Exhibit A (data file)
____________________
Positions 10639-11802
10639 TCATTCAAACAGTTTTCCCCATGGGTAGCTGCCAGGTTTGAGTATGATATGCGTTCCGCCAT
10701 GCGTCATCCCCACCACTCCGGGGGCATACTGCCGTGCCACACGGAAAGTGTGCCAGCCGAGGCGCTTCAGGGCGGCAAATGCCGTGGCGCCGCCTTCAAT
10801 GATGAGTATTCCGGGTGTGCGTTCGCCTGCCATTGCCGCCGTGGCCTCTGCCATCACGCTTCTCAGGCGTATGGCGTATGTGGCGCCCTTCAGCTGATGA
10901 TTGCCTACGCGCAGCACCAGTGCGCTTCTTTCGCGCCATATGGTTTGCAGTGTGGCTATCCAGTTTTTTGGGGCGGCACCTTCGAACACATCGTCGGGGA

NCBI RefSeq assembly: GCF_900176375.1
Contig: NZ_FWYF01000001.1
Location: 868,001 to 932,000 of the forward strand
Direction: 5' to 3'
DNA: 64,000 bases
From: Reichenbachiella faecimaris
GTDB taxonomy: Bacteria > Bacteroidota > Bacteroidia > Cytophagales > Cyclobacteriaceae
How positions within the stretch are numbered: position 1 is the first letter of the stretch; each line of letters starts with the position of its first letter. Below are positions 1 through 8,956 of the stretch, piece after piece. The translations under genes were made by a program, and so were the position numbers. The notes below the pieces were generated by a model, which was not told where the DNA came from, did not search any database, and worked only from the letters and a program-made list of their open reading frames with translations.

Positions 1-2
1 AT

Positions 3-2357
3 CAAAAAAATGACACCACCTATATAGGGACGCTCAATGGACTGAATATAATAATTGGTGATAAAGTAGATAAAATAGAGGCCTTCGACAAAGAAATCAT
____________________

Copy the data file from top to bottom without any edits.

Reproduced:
Positions 10639-11802
10639 TCATTCAAACAGTTTTCCCCATGGGTAGCTGCCAGGTTTGAGTATGATATGCGTTCCGCCAT
10701 GCGTCATCCCCACCACTCCGGGGGCATACTGCCGTGCCACACGGAAAGTGTGCCAGCCGAGGCGCTTCAGGGCGGCAAATGCCGTGGCGCCGCCTTCAAT
10801 GATGAGTATTCCGGGTGTGCGTTCGCCTGCCATTGCCGCCGTGGCCTCTGCCATCACGCTTCTCAGGCGTATGGCGTATGTGGCGCCCTTCAGCTGATGA
10901 TTGCCTACGCGCAGCACCAGTGCGCTTCTTTCGCGCCATATGGTTTGCAGTGTGGCTATCCAGTTTTTTGGGGCGGCACCTTCGAACACATCGTCGGGGA

NCBI RefSeq assembly: GCF_900176375.1
Contig: NZ_FWYF01000001.1
Location: 868,001 to 932,000 of the forward strand
Direction: 5' to 3'
DNA: 64,000 bases
From: Reichenbachiella faecimaris
GTDB taxonomy: Bacteria > Bacteroidota > Bacteroidia > Cytophagales > Cyclobacteriaceae
How positions within the stretch are numbered: position 1 is the first letter of the stretch; each line of letters starts with the position of its first letter. Below are positions 1 through 8,956 of the stretch, piece after piece. The translations under genes were made by a program, and so were the position numbers. The notes below the pieces were generated by a model, which was not told where the DNA came from, did not search any database, and worked only from the letters and a program-made list of their open reading frames with translations.

Positions 1-2
1 AT

Positions 3-2357
3 CAAAAAAATGACACCACCTATATAGGGACGCTCAATGGACTGAATATAATAATTGGTGATAAAGTAGATAAAATAGAGGCCTTCGACAAAGAAATCAT